My Book Club Reads Other Books Too (2)

I am still tuckered out from all of the excitement from Book Expo America and the Book Blogger Convention that I am not ready to talk about all the books I saw and the bloggers I met, so until that time, I will leave you a second installment of some of the books that my reading club friends are reading.

My friend R.T. is reading two books.  One, A Tale of Two Cities by Charles Dickens,  is a classic that I haven’t read since the fifth grade and the other a book that I have heard so much about, that it is a wonder that I haven’t read it already.  R.T. says that she like Loved Walked In so much, that she just might make it a book club selection.

Once again I am reading two books. One is Love Walked In by Marisa de los Santos. I am really enjoying this book. It’s the story of 2 girls, Clare and Cornelia. Clare is 11 years old and is abandoned by her mentally ill mother. She tries to fend for herself but eventually ends up having to rely on her somewhat unreliable father. Cornelia is a young woman who hasn’t found her calling yet and is hoping for love while working in a coffee shop. Turns out Cornelia is dating Martin, Clare’s father, and the two girls come together unexpectedly and develop a bond.

The book alternates chapters between Cornelia’s story and Clare’s. I like it because they are both interesting characters that you can really identify with and root for. When the two come together and you see each one come to trust and care for the other it’s touching and funny and heart-breaking all at the same time. Unlike other books, you aren’t quite sure how it’s going to end and you aren’t sure who will end up with whom. I am reading it with my girlfriend and we each have our own theories which is fun.

The other book I am reading is a classic – A Tale of Two Cities, by Charles Dickens. I never read this classic book and wasn’tsure what to expect. Some classics are heavier and more cumbersome than others. Thankfully I am really enjoying this as well. The language is a bit tough so I have to read some sentences twice to make sure I get it. But, it’s actually kind of fun deciphering things and once you get into the flow of the language then the story comes alive. Sometimes stories set back so far in history are hard for me to get into. Not true here. The plot is already engaging and I felt invested in Lucie from the start.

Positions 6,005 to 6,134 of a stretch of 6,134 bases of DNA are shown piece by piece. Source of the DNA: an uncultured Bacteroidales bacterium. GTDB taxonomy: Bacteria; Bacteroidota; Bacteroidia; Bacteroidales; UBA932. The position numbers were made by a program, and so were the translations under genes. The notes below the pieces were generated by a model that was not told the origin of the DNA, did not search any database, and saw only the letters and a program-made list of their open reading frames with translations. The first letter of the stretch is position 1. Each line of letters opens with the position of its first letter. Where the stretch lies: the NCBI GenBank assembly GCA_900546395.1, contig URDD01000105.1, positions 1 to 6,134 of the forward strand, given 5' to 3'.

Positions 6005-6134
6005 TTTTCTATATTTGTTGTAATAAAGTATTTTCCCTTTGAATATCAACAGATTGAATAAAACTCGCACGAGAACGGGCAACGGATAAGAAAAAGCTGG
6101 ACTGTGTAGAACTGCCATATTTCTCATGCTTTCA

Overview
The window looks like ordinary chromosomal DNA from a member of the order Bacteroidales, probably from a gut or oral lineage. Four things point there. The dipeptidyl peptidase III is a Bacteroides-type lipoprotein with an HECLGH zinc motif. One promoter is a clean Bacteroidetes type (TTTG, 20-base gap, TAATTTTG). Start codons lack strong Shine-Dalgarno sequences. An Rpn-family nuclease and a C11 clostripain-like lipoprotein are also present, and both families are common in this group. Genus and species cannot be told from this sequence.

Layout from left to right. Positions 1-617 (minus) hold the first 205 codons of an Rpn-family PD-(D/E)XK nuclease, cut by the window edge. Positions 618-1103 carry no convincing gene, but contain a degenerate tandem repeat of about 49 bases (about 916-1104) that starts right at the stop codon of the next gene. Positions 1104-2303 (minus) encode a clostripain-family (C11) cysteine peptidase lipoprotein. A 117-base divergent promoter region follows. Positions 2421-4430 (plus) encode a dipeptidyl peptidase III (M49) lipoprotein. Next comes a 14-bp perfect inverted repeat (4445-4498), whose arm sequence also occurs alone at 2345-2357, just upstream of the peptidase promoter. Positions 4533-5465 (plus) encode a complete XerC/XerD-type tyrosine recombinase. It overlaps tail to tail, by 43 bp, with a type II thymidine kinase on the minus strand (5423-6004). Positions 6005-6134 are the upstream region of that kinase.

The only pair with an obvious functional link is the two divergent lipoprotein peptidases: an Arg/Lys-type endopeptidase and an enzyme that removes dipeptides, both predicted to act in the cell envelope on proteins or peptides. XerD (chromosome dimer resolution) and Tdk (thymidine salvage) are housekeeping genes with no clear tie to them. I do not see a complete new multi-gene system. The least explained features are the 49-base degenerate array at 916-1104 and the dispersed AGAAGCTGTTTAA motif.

Another friend of mine, J.P., usually likes to read non-fiction, but right now she just finished  delving into some historical fiction, which as you know is a favorite around here.  J.P. makes Sex Wars sound like a book that I would love to check out.  The title is very misleading to me.  I think that I was expecting a nonfiction sociological study on the difference between the sexes. Here is what she had to say about that book and also the new one that she is reading.

Sex Wars, by Marge Piercy, which was an amazing historical fiction piece about NYC after the Civil War. One of the things I most love about the book is that it focuses on the strengths of women during this time and how they effected change. Most notably women such as susan b anthony, elizabeth stanton and Victoria woodhull. Throw in the mix Cornelious Vanderbuilt and anthony comstock, two unsavory men wielding their power and you’ve got plenty of struggle and drama. These women are up of the challenge. I found the stories inspirational and engrossing and highly recommend this book.

Just started Noelle Oxenhandler’s The Wishing Year: A House, A Man, My Soul. I’m only on page 65 now, but already enjoy her conversational writing style. It’s as if shes sitting next to me in the room telling me her story.

What are your bookish pals reading?

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